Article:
Throughout February schools across the nation celebrate African-American contributions with coursework, speakers and field trips as part of Black History Month. President Gerald Ford recognized Black History Month at The Bicentennial, after years of grassroots efforts by educators and activists.
African-American contributions to North Carolina’s development are inextricably linked. We really cannot study local history without studying African-American history—which really makes the pursuit and celebration a yearlong experience. However, Black History Month shines a specific light on celebration. I started thinking about a beginner’s reading list for people who might be interested in learning more about African-American contributions, struggles and achievements in the formation, growth and development of North Carolina. Here is what I devised…
African Americans in Early North Carolina: A Documentary History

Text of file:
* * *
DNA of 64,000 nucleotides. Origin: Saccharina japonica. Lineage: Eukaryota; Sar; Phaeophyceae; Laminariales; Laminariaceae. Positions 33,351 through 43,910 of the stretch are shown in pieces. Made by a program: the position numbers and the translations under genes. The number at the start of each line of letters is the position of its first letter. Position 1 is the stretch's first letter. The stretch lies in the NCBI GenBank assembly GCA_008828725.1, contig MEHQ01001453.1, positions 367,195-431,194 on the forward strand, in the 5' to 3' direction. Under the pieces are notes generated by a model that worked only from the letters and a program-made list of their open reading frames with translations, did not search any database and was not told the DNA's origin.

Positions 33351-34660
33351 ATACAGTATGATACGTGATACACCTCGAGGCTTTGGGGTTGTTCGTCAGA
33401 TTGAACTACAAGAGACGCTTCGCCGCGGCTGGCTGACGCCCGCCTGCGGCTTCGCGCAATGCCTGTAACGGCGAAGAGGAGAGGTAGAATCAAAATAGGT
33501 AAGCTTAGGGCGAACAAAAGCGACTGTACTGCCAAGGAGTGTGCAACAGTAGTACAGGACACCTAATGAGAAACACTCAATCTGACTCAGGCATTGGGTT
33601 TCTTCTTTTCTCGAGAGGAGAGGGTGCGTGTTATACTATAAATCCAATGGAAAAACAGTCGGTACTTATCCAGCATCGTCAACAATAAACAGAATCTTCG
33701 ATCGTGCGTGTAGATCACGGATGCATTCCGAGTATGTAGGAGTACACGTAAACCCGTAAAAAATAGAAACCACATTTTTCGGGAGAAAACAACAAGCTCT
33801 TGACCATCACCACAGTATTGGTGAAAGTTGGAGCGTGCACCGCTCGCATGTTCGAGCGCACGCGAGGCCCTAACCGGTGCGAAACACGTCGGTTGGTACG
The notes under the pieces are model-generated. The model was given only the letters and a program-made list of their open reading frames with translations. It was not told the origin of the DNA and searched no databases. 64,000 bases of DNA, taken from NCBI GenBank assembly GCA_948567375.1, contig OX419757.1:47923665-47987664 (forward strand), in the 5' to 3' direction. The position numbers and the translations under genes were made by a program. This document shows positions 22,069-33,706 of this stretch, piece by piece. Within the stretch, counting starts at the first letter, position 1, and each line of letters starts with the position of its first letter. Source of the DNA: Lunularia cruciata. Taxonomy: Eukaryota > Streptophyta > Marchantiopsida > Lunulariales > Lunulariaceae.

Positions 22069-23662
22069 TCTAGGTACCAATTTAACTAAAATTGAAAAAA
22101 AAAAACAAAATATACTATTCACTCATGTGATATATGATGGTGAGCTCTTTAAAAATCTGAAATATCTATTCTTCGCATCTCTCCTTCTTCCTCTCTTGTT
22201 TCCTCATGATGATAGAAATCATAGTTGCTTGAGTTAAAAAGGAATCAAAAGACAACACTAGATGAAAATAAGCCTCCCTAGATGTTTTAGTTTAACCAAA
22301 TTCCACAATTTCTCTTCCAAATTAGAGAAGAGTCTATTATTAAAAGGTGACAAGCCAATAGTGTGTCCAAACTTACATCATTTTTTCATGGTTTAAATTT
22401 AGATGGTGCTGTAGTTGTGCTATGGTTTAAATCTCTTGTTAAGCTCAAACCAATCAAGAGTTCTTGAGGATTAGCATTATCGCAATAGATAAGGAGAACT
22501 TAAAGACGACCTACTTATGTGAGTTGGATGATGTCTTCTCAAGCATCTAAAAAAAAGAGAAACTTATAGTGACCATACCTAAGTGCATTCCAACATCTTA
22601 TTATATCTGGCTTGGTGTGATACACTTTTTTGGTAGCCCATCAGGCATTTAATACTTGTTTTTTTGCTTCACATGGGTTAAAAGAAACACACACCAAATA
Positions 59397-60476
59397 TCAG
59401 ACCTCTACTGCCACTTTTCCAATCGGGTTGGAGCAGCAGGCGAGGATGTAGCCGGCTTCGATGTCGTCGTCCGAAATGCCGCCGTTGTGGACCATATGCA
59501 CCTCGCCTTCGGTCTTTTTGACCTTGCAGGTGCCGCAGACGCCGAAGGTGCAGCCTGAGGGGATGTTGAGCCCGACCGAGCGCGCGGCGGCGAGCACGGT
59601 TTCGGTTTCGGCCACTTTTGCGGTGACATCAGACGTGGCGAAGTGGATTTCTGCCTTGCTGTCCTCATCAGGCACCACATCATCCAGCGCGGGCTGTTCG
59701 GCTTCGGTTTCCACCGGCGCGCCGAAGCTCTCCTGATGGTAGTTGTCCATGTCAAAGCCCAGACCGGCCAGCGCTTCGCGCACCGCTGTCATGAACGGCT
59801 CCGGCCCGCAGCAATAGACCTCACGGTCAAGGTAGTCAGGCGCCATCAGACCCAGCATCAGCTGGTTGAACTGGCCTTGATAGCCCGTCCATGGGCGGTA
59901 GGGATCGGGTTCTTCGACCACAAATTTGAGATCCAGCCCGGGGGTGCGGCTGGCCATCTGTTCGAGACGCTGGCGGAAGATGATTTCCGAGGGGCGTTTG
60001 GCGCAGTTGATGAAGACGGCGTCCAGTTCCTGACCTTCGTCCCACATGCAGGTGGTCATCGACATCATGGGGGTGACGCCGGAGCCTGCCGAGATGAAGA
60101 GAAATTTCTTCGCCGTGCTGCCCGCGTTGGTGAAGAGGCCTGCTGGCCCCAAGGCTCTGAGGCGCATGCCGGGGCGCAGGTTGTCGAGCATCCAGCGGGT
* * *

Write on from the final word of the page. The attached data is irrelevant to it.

Edited by Alan D. Watson
NC Office of Archives and History, 2005
Watson edited an extensive collection of documents relating to the early slave trade, the evolution of the slave code in North Carolina, and the regulation of interactions between people of color and whites. As North Carolina’s population grew and changed, with more settlements, the Revolution and larger commercial networks, unforeseen consequences of human actions increased. Watson manages to present both the awkward legislative world responding to slavery and free people of color, while bearing in mind the challenges of day-to-day life faced by humans struggling in horrific conditions.